How To Apply For The Fraud Waiver | 212i Waiver For Misrepresentation

If the government has determined that a non-US citizen has committed fraud or willful misrepresentation in connection with an immigration benefit, he or she will be determined to be inadmissible to the United States. This finding can have serious implications and ramifications for a foreign national including the denial of admission and potential removal from the United States. A "benefit" is interpreted to include the procurement or attempt to seek an immigrant or nonimmigrant visa; admission into the United States; and a whole slew of other documents or applications including but not limited to US passports; reentry permits; border crossing cards; employment authorization; parole; adjustment of status; as well as extensions and changes of stay. (There are more than what is listed here.)

What is Fraud and Willful Misrepresentation?

It is not enough for the government to allege fraud or willful misrepresentation. As these are terms of art, the analysis is quite technical with separate and distinct requirements. In general, a person alleged to have committed immigration fraud must have the intent to deceive, whereas willful misrepresentation does not necessarily require a such a finding. Both generally require a false representation that was material and willfully made to a US government official in connection with a benefit under US immigration laws. In some cases, some elements may be present but not necessarily all, thereby giving rise to a defense or argument that the alleged found is insufficient to underpin a charge of inadmissibility. For example, if the false representation was not made to a U.S. government official, there is a deficiency; similarly, if the false statement was not "material," in other words, it was not of any consequence, it does not satisfy the legal standard.

What Does The Waiver Say?

Under INA 212(i), the government provides that the fraud/misrepresentation ground of inadmissibility may be waived under certain conditions. The statute states:

The Attorney General may, in the discretion of the Attorney General, waive the application of clause (i) of subsection (a)(6)(C) of this section in the case of an immigrant who is the spouse, son, or daughter of a United States citizen or alien lawfully admitted for permanent residence if it is established to the satisfaction of the Attorney General that the refusal of admission to the United States of such immigrant alien would result in extreme hardship to the citizen or lawfully resident spouse or parent of such an alien or, in the case of a VAWA self-petitioner, the alien demonstrates extreme hardship to the alien or the alien's United States citizen, lawful permanent resident, or qualified alien parent or child.

Must Have A "Qualifying Relative" and Warrant A Favorable Exercise of Discretion

In essence, the applicant must show 1) extreme hardship to a statutorily listed qualifying relative and 2) that a favorable exercise of discretion is warranted. For purposes of this waiver, only US Citizen or Lawful Permanent Resident spouses, fiancés, and parents are eligible as "Qualifying Relatives." Importantly, children are not listed as qualifying relatives, so evidence of direct hardship to them will not necessarily be considered as part of the analysis. (However, VAWA applicants are entitled to certain exceptions.) In determining whether discretion is appropriate, the examiner will evaluate whether the "positive equities" of a case outweigh or overcome the negative factors. In the case of fraud/misrepresentation waivers, the underlying fraud/misrepresentation is the first negative factor that may be considered. Additionally, according to the USCIS policy manual, an examiner may consider:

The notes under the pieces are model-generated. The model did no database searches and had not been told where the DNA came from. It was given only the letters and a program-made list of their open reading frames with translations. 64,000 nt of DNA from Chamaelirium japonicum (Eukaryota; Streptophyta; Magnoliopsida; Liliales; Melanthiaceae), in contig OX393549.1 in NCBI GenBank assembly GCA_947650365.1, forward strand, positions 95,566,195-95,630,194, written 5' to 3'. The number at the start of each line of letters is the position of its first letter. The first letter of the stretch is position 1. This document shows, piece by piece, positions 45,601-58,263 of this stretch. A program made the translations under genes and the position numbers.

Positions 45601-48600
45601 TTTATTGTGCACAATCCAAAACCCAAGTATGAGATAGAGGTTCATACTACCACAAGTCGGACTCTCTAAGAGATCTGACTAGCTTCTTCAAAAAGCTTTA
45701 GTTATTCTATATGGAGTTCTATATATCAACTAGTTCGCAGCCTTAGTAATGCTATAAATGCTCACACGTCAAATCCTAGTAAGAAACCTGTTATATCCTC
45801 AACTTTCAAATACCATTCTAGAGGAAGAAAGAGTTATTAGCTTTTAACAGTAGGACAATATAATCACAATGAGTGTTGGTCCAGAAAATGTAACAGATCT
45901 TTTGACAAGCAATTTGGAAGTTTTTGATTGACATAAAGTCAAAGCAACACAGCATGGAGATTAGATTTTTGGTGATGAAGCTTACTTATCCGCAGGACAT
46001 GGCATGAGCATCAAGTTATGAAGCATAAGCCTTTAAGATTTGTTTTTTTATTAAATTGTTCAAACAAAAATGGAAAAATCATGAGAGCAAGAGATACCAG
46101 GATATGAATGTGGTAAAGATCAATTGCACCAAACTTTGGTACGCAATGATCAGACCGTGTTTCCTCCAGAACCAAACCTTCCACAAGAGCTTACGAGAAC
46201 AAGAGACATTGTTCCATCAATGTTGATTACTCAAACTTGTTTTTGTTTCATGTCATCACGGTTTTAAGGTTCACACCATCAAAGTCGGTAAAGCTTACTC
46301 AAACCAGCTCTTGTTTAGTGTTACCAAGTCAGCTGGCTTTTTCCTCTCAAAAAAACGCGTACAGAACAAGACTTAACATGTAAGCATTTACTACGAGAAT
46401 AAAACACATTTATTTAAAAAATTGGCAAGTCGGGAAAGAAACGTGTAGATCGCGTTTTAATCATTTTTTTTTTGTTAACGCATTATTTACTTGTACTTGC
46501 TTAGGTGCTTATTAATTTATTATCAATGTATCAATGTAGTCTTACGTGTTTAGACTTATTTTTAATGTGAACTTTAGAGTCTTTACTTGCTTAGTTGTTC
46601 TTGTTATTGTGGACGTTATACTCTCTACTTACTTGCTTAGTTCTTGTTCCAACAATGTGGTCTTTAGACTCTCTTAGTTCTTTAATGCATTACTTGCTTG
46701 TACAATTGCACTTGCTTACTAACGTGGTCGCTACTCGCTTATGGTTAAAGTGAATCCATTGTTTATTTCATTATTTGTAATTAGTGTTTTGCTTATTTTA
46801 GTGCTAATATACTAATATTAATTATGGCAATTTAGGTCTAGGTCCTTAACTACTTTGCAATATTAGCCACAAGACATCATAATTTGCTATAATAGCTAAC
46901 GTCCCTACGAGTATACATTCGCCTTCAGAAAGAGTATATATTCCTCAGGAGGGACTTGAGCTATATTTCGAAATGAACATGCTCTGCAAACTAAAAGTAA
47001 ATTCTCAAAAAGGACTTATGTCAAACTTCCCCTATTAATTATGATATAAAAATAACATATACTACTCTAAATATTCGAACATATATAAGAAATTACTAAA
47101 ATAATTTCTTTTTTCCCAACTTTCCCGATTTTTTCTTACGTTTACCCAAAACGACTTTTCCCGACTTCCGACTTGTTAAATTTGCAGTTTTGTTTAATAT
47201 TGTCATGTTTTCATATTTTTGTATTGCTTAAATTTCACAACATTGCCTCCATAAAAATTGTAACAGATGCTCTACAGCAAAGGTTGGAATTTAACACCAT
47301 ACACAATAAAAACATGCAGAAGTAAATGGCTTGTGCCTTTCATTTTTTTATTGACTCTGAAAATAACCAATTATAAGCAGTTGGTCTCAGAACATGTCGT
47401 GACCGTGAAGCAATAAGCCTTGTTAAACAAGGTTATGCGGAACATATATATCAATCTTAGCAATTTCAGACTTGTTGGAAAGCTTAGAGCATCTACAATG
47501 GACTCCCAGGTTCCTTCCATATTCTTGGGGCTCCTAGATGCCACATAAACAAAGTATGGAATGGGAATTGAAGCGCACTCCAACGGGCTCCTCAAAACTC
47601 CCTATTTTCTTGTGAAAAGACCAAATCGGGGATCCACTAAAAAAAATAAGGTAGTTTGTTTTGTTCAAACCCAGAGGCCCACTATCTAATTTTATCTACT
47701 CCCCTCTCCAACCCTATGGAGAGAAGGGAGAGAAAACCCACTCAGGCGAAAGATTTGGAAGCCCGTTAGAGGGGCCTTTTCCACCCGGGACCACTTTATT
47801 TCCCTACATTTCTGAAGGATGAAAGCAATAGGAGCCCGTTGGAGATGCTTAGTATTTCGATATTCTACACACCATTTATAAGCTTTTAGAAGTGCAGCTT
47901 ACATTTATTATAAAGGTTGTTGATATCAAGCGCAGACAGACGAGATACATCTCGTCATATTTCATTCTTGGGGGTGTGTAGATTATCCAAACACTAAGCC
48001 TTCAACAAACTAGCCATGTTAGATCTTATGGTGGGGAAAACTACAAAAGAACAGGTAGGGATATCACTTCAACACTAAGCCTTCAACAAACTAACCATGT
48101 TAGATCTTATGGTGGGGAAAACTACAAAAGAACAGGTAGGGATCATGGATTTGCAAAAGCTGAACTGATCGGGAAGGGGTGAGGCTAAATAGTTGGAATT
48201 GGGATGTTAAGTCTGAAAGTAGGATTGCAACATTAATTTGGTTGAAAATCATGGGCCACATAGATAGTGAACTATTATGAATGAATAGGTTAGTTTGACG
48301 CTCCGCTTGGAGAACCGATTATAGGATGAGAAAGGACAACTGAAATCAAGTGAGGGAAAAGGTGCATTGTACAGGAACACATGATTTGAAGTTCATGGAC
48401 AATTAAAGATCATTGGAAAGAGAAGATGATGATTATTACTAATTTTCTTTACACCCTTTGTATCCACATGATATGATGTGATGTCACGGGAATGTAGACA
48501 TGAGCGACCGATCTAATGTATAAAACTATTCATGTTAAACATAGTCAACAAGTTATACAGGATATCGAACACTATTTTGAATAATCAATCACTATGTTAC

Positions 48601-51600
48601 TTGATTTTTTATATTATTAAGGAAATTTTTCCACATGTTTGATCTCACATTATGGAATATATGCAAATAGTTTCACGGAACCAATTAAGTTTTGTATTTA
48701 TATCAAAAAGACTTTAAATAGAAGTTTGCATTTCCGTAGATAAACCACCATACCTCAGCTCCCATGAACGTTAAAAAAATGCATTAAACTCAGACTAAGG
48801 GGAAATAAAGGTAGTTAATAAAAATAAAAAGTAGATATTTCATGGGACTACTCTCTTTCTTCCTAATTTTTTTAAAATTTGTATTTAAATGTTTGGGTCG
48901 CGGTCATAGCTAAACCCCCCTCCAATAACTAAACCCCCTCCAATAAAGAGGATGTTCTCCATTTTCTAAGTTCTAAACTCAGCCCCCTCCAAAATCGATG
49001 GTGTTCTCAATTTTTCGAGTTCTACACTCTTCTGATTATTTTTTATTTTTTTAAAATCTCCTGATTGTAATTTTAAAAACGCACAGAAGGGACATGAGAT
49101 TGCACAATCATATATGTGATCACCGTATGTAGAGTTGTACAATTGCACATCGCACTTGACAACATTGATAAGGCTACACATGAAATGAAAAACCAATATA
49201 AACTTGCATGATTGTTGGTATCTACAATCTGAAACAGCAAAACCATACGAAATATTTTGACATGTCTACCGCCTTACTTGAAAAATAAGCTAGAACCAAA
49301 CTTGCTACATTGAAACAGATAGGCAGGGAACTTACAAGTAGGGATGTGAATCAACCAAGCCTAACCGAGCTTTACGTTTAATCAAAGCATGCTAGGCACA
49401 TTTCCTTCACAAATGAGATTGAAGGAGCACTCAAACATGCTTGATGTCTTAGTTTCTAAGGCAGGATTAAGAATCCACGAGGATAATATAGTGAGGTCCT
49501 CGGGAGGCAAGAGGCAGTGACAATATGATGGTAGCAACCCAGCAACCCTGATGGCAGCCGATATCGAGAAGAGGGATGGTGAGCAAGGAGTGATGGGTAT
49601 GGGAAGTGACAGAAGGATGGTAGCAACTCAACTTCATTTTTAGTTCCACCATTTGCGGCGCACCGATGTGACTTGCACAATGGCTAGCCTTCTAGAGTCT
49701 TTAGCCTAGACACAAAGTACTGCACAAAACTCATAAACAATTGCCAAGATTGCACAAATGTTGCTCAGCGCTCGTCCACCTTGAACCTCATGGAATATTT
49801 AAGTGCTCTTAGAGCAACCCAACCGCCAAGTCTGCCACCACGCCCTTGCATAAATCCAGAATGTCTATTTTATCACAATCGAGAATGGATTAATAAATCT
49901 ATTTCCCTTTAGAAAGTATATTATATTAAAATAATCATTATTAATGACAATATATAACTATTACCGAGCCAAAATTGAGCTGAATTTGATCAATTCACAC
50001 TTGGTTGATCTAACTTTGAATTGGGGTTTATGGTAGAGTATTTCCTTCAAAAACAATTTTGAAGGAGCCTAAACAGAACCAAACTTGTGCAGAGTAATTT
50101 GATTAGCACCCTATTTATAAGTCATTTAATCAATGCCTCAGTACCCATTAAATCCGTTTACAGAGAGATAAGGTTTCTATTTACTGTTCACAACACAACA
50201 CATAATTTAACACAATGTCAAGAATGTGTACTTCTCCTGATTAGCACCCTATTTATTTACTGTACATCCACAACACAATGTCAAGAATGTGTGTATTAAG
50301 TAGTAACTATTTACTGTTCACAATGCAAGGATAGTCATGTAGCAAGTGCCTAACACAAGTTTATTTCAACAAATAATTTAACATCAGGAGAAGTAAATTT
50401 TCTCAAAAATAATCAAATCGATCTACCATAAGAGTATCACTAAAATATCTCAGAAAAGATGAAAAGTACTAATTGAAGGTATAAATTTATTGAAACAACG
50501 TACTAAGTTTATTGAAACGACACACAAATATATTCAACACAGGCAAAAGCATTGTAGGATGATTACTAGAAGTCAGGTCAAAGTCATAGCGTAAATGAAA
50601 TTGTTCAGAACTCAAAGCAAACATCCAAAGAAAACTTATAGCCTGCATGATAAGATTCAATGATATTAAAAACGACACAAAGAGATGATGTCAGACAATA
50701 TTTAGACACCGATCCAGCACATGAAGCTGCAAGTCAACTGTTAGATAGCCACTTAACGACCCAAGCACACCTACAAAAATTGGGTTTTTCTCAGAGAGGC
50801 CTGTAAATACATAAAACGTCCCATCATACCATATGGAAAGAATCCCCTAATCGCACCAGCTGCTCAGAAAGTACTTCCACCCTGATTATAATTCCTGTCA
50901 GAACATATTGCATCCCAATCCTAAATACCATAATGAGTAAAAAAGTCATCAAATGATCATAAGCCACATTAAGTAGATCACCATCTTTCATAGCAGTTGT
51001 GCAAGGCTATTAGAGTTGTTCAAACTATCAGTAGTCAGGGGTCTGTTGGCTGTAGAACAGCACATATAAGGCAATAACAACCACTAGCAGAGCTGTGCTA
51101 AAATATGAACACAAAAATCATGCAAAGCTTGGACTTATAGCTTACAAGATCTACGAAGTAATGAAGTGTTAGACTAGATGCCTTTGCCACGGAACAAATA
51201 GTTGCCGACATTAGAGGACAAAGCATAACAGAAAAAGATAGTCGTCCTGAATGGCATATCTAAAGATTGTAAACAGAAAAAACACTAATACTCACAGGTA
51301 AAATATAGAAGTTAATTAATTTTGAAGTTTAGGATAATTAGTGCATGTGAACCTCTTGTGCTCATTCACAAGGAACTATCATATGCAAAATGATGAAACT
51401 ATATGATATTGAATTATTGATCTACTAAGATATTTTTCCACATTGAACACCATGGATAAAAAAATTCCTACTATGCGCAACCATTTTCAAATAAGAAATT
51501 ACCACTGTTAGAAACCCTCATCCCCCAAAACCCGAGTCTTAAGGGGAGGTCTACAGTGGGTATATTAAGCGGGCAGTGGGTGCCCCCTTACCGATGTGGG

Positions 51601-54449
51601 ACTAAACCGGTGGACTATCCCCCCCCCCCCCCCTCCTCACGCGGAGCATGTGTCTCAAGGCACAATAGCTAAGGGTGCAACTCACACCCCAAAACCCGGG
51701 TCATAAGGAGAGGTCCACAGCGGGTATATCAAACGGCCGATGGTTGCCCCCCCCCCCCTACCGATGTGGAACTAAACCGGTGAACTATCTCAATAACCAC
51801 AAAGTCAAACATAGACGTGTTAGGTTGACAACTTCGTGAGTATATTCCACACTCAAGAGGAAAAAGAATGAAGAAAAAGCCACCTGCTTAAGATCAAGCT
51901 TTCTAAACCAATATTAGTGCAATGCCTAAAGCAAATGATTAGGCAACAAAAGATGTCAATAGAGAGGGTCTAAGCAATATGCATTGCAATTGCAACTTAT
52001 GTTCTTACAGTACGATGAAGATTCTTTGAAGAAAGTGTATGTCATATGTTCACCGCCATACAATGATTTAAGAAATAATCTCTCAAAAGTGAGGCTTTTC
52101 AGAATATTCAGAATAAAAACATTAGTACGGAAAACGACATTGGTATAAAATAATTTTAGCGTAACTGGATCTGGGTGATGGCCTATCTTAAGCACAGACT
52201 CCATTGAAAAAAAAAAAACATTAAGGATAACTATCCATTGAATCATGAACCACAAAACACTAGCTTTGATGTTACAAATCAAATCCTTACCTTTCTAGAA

• The facts and circumstances surrounding the fraud or willful misrepresentation;
  • The reasons and motivations of the applicant when the fraud or willful misrepresentation was committed;
  • Age or mental capacity of the applicant when the fraud was committed;
  • Whether the applicant has engaged in a pattern of fraud or whether it was merely an isolated act of misrepresentation; and
  • The nature of the proceedings in which the applicant committed the fraud or willful misrepresentation.

Against this, the applicant would want to expound upon the humanitarian considerations, such as family unity and potential harm to the qualifying relative, whether it be in the form of financial distress, psychological trauma, adverse impact of health, etc. The challenge in getting waivers approved is demonstrating that the extreme hardship rises above a level that families typically undergo in cases of separation. In other words, the applicant must craft a compelling argument that shows how a denial of the waiver will result in hardship that involves more than the "common consequences" of denial (the common consequences including family separation; economic detriment; the difficulty of readjustment in a new country; and the availability and quality of education, health care, and employment.)

Immigration Fraud Waiver Attorneys

Waiver practice is extremely complicated. There are a myriad of obscure rules, regulations, and exceptions that can affect your case in positive or negative ways. While our firm handles a wide range of immigration matters, one of our core focuses is waiver practice, particularly fraud and willful misrepresentation waivers. We have the experience, expertise, and knowledge to help you achieve a favorable outcome. For help, give us a call to arrange an in-depth consultation.